I am not sure where he’s from, but his accent is interesting to me. Nasal. And he talks lightning fast. New Jersey maybe? Philly? I am a Florida guy, don’t know much about the nasal region of the country.
What I do know is that the old man is walking the vacant beach at seven in the morning, collecting aluminum cans from trash bins. When I meet him, I find him rifling through a trash bag in a public beach access.
He has long hair, bleached from the sun, a beard peppered with white, and his skin is the color of aged boot leather.
“Name’s Alfie,” he says.
Alfie rummages through each receptacle, cigarette hanging from his mouth. Each soda can he finds is a cause for minor celebration. He tucks the mangled cans into a homemade satchel worn around his shoulder—a Hefty garbage bag.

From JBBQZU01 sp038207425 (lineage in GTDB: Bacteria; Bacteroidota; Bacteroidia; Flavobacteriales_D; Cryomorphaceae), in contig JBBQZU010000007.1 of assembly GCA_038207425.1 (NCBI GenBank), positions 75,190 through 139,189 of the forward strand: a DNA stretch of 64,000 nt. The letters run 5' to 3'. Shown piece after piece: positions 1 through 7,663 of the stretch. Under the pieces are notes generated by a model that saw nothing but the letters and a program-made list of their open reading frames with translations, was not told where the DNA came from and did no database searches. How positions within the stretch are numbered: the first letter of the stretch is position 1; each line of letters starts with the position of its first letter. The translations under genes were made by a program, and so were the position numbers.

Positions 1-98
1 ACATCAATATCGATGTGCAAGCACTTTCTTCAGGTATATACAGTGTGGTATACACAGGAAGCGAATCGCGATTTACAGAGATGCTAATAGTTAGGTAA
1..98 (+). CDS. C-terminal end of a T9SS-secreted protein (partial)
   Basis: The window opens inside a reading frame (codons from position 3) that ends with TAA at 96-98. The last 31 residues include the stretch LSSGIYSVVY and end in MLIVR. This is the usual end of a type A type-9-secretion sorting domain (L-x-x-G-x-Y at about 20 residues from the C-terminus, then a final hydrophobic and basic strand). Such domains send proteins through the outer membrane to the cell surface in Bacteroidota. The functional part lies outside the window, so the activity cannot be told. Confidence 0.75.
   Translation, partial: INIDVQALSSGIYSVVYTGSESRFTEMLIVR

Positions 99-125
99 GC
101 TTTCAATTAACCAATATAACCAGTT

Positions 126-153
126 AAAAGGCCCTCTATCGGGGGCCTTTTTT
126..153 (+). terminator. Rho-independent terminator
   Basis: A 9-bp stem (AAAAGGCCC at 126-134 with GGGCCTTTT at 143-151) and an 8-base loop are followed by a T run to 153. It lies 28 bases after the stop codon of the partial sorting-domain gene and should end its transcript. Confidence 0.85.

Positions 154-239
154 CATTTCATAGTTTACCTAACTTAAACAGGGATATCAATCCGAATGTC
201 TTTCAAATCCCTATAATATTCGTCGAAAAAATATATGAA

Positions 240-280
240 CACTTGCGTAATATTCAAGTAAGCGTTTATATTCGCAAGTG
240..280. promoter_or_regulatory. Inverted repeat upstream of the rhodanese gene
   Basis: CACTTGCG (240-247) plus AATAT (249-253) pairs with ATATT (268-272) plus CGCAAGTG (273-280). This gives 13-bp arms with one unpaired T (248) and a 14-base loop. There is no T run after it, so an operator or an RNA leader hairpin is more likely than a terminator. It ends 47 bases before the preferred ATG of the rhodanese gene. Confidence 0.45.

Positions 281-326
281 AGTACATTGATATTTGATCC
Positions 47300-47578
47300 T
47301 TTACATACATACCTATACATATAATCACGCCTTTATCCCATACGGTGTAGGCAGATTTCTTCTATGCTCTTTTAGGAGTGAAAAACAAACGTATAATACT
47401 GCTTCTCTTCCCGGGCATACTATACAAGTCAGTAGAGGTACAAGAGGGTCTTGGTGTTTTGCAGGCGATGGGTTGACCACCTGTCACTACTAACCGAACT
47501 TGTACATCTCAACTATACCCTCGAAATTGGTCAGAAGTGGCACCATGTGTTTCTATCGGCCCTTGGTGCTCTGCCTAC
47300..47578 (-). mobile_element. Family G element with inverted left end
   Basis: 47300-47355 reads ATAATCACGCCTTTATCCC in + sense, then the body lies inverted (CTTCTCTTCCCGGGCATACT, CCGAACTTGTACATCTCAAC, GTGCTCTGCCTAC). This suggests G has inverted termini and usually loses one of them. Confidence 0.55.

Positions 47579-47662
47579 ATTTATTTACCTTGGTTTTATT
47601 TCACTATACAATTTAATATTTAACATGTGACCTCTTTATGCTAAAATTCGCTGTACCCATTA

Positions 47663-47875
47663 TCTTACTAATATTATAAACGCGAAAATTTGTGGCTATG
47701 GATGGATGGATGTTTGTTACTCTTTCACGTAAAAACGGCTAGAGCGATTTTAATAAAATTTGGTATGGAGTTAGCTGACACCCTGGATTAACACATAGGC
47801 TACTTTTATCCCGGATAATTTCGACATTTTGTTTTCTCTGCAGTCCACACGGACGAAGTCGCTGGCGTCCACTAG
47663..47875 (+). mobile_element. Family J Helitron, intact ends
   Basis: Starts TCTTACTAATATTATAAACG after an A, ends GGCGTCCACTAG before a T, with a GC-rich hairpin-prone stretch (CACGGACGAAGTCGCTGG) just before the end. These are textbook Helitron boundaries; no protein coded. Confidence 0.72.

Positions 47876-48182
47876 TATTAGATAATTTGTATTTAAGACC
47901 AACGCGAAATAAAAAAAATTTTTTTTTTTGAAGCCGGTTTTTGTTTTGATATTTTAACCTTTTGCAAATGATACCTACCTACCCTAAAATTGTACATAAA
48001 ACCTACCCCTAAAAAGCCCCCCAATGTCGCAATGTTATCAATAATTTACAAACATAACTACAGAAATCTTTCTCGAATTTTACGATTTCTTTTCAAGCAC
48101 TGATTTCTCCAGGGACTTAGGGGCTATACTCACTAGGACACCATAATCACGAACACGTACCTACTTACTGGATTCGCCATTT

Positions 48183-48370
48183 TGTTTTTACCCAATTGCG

Since I have a gift for inquiring about the obvious, I ask what Alfie is doing.
“What’s it look like I’m doing?” he says, lifting an empty Michelob Ultra can, still leaking
its contents. “Fifty-nine cents per pound, amigo.”
I smell whiskey on his breath from ten feet away.
He’s a nice man, sociable, and an Army veteran. Soon, we are lingering on a wide, empty beach, having a conversation, chewing the fat, watching the sunup. Behind us is a large beachfront McMansion which is roughly the size of the Lincoln Memorial.
Alfie tells me that today has been a great day foraging. He hit the jackpot over in Destin. Someone threw away two cases’ worth of Coca-Cola and Pepsi cans.
“The motherlode,” Alfie explains.
Then our conversation becomes more biographical. Alfie tells me about his time in Vietnam, when he was twenty.
“Me and my little brother enlisted together, on the same day. We did everything together.”
The night before they left for basic, they hit the beer joints pretty hard. It was their…